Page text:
Because netbooks are also sold with Ubuntu or Xandros installed on them. Netbooks are commonly sold with instant-on environments and a general purpose operating system on the hard disk. But hardly ever are desktop computers and laptops sold with nothing on them at all except for an instant-on operating system environment. Hence the use of the term "traditional".

Comment: Re:No mention (Score 4, Insightful) 1046

by moogsynth (#32133818) Attached to: Climate Change and the Integrity of Science

I was thinking the same thing. Apparently, subverting the peer review process to keep contrarian papers from being published is OK; complaining about it in public is EVIL.

You're right. Here are some of the conclusions the scientists have made about climate change.

  • (i) The planet is warming due to increased concentrations of heat-trapping gases in our atmosphere. A snowy winter in Washington does not alter this fact.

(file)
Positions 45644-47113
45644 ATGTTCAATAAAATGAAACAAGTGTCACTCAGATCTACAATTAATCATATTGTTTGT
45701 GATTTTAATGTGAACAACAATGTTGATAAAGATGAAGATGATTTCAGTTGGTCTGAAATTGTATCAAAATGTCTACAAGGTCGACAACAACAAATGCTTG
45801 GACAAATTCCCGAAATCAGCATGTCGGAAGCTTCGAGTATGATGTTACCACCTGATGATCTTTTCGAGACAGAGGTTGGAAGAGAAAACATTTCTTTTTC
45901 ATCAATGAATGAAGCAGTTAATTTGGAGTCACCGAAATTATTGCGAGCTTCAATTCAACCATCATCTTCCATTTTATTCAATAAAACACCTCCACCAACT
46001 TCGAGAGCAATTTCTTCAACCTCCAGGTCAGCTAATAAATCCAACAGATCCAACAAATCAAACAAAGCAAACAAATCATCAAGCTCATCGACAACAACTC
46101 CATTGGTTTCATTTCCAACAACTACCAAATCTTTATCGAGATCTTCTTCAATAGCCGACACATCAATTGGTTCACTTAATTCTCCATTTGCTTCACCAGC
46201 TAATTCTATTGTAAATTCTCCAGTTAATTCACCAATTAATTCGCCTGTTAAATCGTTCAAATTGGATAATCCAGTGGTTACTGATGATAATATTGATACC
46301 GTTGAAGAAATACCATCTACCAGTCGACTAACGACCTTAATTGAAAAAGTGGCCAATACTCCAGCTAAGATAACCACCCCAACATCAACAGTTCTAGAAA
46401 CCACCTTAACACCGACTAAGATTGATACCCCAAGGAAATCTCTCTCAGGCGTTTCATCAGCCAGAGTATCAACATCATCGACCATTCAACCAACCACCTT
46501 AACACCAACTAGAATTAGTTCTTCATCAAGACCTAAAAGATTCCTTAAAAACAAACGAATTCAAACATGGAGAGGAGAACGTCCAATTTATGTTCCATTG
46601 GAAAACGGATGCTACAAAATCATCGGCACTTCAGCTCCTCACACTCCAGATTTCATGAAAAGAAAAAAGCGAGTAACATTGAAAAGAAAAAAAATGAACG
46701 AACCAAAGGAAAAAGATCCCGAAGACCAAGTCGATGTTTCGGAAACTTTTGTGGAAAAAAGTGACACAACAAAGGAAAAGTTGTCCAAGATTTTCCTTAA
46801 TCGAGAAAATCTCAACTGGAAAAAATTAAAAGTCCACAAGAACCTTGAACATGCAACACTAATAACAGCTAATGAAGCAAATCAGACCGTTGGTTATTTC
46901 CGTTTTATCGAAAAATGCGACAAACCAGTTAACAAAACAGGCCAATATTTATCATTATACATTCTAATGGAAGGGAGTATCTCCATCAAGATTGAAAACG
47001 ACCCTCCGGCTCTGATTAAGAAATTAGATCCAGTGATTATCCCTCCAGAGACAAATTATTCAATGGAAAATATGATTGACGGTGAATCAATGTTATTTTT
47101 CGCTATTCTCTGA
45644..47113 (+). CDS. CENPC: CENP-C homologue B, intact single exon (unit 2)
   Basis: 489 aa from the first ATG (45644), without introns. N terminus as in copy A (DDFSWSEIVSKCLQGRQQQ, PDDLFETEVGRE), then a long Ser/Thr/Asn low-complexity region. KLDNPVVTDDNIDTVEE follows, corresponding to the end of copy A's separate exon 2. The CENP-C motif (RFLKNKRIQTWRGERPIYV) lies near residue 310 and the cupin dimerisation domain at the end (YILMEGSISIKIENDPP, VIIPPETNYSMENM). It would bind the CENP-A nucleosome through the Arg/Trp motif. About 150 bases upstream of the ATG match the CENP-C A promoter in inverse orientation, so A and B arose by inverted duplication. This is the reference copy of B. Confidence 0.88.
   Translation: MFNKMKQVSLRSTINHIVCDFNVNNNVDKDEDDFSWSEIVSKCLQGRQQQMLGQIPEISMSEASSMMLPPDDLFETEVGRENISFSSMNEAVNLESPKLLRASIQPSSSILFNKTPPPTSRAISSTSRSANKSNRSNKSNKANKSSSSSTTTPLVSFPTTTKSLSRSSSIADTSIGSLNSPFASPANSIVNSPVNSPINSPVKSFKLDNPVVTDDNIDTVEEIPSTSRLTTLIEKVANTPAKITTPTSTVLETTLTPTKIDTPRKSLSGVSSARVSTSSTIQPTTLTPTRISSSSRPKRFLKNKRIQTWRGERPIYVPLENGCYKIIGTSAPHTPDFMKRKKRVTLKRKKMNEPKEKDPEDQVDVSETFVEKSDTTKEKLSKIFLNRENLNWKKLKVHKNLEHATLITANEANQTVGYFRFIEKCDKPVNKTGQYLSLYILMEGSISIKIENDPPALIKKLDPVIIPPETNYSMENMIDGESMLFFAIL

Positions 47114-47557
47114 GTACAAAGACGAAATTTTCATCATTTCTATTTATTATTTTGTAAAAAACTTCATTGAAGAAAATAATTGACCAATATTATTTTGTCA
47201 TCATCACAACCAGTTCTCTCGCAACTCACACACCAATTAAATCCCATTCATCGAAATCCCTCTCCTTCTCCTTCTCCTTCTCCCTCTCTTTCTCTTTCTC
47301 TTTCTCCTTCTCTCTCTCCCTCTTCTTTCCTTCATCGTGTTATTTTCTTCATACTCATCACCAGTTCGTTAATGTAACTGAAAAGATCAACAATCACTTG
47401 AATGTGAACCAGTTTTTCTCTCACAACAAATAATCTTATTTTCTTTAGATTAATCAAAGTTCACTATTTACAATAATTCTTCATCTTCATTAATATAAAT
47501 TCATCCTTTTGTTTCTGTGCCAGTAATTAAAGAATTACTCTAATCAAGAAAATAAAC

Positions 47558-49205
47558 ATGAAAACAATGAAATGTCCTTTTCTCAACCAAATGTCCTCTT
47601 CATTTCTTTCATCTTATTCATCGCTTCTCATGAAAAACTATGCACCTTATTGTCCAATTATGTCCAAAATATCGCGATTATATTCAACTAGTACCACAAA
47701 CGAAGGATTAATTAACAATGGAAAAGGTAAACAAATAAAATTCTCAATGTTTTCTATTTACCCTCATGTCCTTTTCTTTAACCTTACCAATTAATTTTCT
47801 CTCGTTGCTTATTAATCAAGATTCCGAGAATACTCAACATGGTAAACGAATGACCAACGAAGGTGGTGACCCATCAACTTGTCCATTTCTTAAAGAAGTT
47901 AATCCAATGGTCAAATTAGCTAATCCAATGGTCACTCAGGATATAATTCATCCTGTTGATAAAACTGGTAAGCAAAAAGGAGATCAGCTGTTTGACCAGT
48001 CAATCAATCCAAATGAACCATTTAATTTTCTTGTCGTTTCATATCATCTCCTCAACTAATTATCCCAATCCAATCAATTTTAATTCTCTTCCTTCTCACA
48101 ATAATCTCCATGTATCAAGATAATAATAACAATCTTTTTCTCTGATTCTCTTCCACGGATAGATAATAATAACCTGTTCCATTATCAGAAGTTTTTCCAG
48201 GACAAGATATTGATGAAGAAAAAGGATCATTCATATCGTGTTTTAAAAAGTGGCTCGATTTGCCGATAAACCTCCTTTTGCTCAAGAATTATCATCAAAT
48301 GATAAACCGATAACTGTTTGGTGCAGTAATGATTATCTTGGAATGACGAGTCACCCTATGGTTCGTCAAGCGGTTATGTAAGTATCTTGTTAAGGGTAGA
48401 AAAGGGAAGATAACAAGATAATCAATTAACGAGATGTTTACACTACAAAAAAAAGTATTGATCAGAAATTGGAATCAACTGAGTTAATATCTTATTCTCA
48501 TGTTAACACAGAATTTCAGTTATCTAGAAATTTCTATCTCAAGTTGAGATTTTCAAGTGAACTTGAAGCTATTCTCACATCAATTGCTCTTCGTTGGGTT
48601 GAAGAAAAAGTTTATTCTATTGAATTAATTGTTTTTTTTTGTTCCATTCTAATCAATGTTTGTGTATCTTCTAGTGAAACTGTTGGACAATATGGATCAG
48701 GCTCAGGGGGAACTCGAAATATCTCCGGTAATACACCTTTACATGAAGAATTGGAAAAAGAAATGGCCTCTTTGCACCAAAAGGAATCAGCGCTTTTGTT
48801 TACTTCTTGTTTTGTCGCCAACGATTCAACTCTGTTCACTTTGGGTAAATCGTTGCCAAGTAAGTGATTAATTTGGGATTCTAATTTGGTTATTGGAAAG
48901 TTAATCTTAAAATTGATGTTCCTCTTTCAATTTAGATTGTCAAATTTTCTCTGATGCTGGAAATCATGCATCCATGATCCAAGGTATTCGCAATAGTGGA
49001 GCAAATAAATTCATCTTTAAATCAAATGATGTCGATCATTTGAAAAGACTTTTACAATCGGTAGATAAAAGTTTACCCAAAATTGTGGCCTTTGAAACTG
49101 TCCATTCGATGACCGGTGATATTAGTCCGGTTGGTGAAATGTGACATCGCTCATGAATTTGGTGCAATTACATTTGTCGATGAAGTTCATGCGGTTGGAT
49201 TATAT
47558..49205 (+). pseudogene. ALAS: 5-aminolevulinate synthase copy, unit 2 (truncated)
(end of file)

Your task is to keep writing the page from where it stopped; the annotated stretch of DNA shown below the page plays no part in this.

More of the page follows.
• (ii) Most of the increase in the concentration of these gases over the last century is due to human activities, especially the burning of fossil fuels and deforestation.
  • (iii) Natural causes always play a role in changing Earth's climate, but are now being overwhelmed by human-induced changes.
  • (iv) Warming the planet will cause many other climatic patterns to change at speeds unprecedented in modern times, including increasing rates of sea-level rise and alterations in the hydrologic cycle. Rising concentrations of carbon dioxide are making the oceans more acidic.